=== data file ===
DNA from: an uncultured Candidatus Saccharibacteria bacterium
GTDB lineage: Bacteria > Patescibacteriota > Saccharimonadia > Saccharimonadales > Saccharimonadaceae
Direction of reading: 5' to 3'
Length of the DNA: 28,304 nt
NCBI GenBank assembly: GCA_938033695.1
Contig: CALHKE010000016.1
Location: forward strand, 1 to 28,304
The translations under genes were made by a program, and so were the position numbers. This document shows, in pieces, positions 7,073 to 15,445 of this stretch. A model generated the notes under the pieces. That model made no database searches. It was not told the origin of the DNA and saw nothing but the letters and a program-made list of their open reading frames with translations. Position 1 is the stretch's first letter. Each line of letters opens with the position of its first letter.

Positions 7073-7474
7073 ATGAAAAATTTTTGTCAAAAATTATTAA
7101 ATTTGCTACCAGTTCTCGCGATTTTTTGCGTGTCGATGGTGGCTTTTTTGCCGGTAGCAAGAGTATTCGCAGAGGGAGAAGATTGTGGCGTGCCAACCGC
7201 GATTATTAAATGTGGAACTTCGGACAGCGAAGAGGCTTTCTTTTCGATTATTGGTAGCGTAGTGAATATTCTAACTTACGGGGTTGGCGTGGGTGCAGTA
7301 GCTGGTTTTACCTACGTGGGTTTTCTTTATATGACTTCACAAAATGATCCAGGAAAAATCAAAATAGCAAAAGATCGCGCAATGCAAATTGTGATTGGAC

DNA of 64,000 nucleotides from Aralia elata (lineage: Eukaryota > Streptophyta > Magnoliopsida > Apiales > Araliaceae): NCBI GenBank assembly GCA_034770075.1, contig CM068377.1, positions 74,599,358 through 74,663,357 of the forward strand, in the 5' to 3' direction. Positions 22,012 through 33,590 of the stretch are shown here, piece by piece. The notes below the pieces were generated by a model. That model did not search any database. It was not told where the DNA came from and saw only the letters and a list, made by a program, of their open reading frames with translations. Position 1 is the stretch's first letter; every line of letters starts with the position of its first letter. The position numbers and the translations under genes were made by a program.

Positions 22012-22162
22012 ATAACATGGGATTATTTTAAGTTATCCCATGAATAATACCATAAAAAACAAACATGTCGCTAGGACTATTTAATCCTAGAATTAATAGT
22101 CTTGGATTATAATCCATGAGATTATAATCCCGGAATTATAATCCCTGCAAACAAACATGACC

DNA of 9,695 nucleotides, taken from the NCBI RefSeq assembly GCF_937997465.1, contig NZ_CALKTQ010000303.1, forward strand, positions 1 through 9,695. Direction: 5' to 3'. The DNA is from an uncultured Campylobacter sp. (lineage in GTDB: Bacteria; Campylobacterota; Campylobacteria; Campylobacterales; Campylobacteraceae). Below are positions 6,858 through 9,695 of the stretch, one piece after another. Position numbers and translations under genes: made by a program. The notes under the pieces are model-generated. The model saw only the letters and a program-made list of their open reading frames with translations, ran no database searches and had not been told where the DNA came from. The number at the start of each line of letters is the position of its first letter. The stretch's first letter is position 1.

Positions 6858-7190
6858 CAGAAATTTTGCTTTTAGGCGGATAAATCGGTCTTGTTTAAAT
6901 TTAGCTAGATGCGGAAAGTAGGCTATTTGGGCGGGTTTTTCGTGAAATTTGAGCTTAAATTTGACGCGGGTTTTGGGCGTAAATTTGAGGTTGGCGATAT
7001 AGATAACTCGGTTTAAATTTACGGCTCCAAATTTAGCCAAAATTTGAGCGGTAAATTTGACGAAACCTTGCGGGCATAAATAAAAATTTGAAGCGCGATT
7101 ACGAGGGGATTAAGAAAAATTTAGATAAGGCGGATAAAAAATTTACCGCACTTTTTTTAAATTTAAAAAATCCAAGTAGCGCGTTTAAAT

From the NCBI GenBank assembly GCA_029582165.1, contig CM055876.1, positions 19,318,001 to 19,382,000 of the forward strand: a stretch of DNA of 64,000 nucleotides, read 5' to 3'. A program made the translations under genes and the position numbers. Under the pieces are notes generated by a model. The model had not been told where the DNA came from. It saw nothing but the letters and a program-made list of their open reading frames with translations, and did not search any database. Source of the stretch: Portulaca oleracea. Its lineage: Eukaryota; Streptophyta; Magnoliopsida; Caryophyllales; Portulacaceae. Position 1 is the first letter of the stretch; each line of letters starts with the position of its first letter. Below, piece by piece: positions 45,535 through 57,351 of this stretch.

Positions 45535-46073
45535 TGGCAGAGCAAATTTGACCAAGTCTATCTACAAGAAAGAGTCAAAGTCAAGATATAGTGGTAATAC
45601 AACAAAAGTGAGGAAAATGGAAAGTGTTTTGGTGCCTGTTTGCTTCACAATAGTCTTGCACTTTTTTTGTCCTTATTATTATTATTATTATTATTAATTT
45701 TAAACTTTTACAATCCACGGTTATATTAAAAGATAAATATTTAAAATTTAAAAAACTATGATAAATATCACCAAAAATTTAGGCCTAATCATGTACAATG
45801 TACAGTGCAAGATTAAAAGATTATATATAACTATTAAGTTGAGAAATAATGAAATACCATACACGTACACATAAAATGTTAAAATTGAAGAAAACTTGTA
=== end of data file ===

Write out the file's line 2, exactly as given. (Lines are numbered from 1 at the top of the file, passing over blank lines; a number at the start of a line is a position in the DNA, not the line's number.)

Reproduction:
GTDB lineage: Bacteria > Patescibacteriota > Saccharimonadia > Saccharimonadales > Saccharimonadaceae